A Conversation with Richard Prince
This interview is excerpted from a public conversation with Richard Prince, recorded at the Whitney Museum of American Art, May 13, 1992.
BW: I want to ask you about the concept of permission. You have often said that you didn’t require “permission” to do things that in non-art contexts could be termed “illegal” or immoral” say, using copyrighted images without credit. You’ve also called this “practicing without a license.” Do you think of appropriation as something that involves risk?
RP: If I remember correctly, at the time I started doing that, one of the reasons I could give myself permission was that no one was looking. I didn’t even have the idea of an audience, I had no notions about showing the work, it was essentially for myself and my friends. Practicing without a license was a catchphrase.
At the time I started rephotographing images there was the term “pirating”; in contemporary music practice it’s called “sampling.” I think the idea of giving oneself permission is important. Sometimes you’re working in your studio and you come up with something and you look at it and you say, “Gee. I can’t do that.” But all of a sudden you think that if you would have seen another artist do it, it would have made you feel good.
BW: Do you think there’s anger in your work?
RP: I think there’s a certain amount of anger, yeah. Certainly in the jokes. In terms of an ingredient, I think it’s becoming less of a problem. After a number of years, you become aware of it, in terms of dealing with it. The other ingredient in the jokes is a certain amount of tragedy. Still there’s one aspect that I do enjoy – which was a strange experience at first – which is just to hear people laugh in a gallery context, because they thought the joke was simply funny. There was this time when someone actually said, “I don’t like that one.” And I said, “You don’t like the painting or you don’t like the joke?” They said it was the joke, and I asked, “Well, what about the painting?” I suddenly realized that that had to be a very different experience than any other painter had had. So that was a new thing, something not planned.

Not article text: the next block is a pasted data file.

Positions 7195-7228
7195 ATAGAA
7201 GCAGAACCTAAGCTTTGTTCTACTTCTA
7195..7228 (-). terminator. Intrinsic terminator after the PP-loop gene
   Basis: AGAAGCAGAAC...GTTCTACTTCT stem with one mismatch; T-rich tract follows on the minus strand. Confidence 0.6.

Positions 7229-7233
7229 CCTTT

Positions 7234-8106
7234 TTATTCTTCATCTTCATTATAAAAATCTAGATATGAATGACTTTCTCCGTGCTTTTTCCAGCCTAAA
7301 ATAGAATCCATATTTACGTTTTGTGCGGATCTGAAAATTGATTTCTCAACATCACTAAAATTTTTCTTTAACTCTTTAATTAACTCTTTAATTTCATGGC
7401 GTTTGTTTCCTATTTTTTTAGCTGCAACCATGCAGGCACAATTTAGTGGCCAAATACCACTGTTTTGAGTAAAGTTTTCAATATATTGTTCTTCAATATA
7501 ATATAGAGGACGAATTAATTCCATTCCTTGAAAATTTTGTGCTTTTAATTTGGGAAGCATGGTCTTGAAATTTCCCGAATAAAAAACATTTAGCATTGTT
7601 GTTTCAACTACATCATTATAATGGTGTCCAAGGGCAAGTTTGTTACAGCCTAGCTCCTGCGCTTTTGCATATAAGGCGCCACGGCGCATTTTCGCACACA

BW: You’re talking about the humor of the jokes, but a lot of them are incredibly hostile as well.
RP: Yeah. The comedians that I’ve met are certainly not the happiest people in the world. But that’s not really what I’m about, this kind of hostility or anger or tragedy. I’m mostly thinking in a very boring way. It’s really about going into the studio every day and working, so many of my concerns are really formal, straight-out, boring problem solving.
BW: I guess what I’m leading up to is that a lot of women think that your anger is directed at women.
RP: I like women. I have no problem with women. I’ve heard this and it upsets me to a point, but actually I think it’s a rumor. I know lots of women who like my work and understand it, I think that it’s a generalization. There’s nothing directed against women.
BW: Maybe you could talk about the series that enraged a lot of women: the so-called biker chicks.
RP: Well, as far as the biker chicks are concerned, I just wouldn’t mind being one. I’ve never said that before, but I think that’s what I really feel. There’s a certain kind of desire and a certain amount of passion. I like what I think they look like or perhaps what they are. I think many of these pictures have their own egos and they have an imagination of their own. That’s my own particular reaction. I also think the biker chick is perhaps a more realistic representation than the Grace Kelly girl-next-door. I mean, the biker chicks are the girls next door. The title of the series, “Girlfriends”, is a nonfiction title; those girls are girlfriends, the pictures are taken by their boyfriends and published in a magazine. It’s not like a cult or anything. there are four or five of these large-scale, mass-market publications. Maybe I like women like that.
I know that in the real world I’ve gotten a lot of poison-pen letters, threats on my message machine, things like that. And I’ve seen the comment books in the galleries “We love you” or “We hate you.” That’s what happens and that’s why I say that in the end it doesn’t register. I do it for myself and my friends.
BW: What’s interesting in terms of the current political moment, especially with the debate over political correctness is your rather surprising attitude that you take no political responsibility for the types of images you put out into the culture.